Maybe if I had a clearer headspace I could have appreciated the irony that I was the one being rescued; some superhero I was turning out to be. Gods, what I wouldn’t have given for super-strength or, you know, anything practical! If I didn’t move the beam soon we’d both be done for.
I pressed my hands to the floor and resisted the urge to pull them from the heat. It was no use; no matter how hard I pushed the debris on my back was too heavy. Maybe if I tried to fly out…
My fists clenched and I closed my eyes. All I had to do was concentrate and the weird energy would come back and transform me; except it didn’t come. The weight pressing down and the throbbing pain and the world spinning made it hard to grasp, like a handle that was just beyond my reach. I tried to pull breath but inhaled smoke, sending me into a coughing fit.
The old man leaned down beside me. His eyes were a cocktail of fear and anger, but behind them was a determination he held out for me. “You be okay,” he growled with authority. The tears running down his cheeks told a different story.
No, it wasn’t going to be like this; for him or me. Whatever happened in the park, it had made me powerful, and it was buried somewhere; I just had to find it.
I strained against the beam and tried to grab hold. It was just there, just beyond the pain, and when I had it I would light up like the fourth of July and shoot out the window like a rocket. The old man would be saved, I’d be saved, and it was just so close…
The roof groaned and began to depress. Mr. Geong doubled back, but I stared it down knowing that I wouldn’t be killed; and even if I could, better to go out in a blaze of glory, right?
Suddenly my body erupted. Enveloped in alien light I shot out from my prison, grabbed the old man under his arms and fired out of the window. Daylight and fresh air greeted us both, as did the rooftop of survivors who cheered our race across the sky.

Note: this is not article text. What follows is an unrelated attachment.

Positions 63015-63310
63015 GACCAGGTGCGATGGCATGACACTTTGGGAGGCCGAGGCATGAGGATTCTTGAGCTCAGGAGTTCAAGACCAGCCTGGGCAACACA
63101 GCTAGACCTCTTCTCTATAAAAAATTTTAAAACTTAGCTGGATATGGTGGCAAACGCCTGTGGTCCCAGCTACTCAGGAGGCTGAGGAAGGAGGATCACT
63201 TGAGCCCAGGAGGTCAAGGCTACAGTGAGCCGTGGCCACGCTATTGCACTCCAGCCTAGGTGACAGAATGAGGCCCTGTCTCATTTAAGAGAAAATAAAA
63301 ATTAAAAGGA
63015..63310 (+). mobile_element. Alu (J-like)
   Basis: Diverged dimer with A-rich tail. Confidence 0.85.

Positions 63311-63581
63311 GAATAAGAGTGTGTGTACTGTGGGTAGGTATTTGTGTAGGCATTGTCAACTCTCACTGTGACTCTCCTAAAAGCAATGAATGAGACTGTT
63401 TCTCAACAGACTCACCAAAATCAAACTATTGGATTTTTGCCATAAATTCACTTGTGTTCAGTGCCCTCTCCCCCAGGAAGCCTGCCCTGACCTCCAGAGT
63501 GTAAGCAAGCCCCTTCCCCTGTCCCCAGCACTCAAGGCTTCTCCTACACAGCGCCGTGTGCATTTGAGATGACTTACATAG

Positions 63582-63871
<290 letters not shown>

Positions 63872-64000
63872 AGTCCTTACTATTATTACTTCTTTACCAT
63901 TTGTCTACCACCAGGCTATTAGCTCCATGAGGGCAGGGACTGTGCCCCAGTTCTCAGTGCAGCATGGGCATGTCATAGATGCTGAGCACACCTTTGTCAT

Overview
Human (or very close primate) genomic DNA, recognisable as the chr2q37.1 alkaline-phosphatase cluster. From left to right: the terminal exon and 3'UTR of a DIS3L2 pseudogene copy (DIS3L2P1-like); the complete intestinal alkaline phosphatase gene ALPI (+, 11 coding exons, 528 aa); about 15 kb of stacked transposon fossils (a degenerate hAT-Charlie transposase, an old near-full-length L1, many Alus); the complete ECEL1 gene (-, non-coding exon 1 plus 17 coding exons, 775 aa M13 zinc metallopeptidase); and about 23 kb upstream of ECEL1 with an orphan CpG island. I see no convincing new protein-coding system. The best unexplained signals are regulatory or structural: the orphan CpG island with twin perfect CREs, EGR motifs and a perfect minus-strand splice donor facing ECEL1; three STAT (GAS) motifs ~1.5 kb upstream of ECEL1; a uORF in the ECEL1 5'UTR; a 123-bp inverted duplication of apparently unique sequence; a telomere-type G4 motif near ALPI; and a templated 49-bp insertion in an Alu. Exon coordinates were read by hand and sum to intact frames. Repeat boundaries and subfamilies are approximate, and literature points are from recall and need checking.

In my arms Mr. Geong kicked, half trying to collect himself, half trying to cover up his open boxer shorts. “Who… what…?” he stammered.
“Relax,” I told him. “I’ve got you.”
It was easier to focus with the light turned on. The pain was still there, but numb; it didn’t overwhelm like it did as a regular girl. I was able to focus on my path and bring us down to where concerned neighbors had gathered.
The power waned and the aching came back again. Burns, scratches, and a headache I wasn’t soon going to live down. Funny, it didn’t feel as bad as it did being pinned under rubble, but that might have been the adrenaline rush.
I waved to the firefighter as she approached me from the crowd. I was about to tell her not to worry about me when she pointed down and said “you changed your costume.”
What was she talking about? Then I looked down and saw that she was right. Instead of the hoodie and glasses I was wearing something else; an orange and gold dress with strips of white, tights, gloves, boots, a belt, and a strange emblem on my chest that I’d never seen before, but was still familiar. It was the letter ‘G’ wrapped around an orb, ticked with a streak that grew like a beam of light. It was awe inspiring.
“What does that stand for?” the firefighter grinned. “Glimmer Girl?”
I smiled right back at her. “Yeah, that’s exactly what it stands for.”
To be continued…